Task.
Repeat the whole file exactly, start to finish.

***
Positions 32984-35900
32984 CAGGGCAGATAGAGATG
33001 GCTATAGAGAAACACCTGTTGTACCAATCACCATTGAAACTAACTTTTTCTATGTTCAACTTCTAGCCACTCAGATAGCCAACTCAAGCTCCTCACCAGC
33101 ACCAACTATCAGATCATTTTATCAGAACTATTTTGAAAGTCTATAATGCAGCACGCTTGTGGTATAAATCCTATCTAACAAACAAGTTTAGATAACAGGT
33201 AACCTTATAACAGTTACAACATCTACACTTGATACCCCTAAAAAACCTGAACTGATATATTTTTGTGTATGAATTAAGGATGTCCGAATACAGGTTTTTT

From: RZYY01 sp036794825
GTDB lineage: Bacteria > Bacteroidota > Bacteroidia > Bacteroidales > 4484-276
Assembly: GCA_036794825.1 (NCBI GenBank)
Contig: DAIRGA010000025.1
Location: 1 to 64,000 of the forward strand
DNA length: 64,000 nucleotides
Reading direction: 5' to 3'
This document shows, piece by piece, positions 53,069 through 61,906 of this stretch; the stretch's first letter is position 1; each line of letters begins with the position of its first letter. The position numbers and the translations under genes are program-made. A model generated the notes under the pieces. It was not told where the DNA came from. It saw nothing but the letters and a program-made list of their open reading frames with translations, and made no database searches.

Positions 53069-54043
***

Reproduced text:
Positions 32984-35900
32984 CAGGGCAGATAGAGATG
33001 GCTATAGAGAAACACCTGTTGTACCAATCACCATTGAAACTAACTTTTTCTATGTTCAACTTCTAGCCACTCAGATAGCCAACTCAAGCTCCTCACCAGC
33101 ACCAACTATCAGATCATTTTATCAGAACTATTTTGAAAGTCTATAATGCAGCACGCTTGTGGTATAAATCCTATCTAACAAACAAGTTTAGATAACAGGT
33201 AACCTTATAACAGTTACAACATCTACACTTGATACCCCTAAAAAACCTGAACTGATATATTTTTGTGTATGAATTAAGGATGTCCGAATACAGGTTTTTT

From: RZYY01 sp036794825
GTDB lineage: Bacteria > Bacteroidota > Bacteroidia > Bacteroidales > 4484-276
Assembly: GCA_036794825.1 (NCBI GenBank)
Contig: DAIRGA010000025.1
Location: 1 to 64,000 of the forward strand
DNA length: 64,000 nucleotides
Reading direction: 5' to 3'
This document shows, piece by piece, positions 53,069 through 61,906 of this stretch; the stretch's first letter is position 1; each line of letters begins with the position of its first letter. The position numbers and the translations under genes are program-made. A model generated the notes under the pieces. It was not told where the DNA came from. It saw nothing but the letters and a program-made list of their open reading frames with translations, and made no database searches.

Positions 53069-54043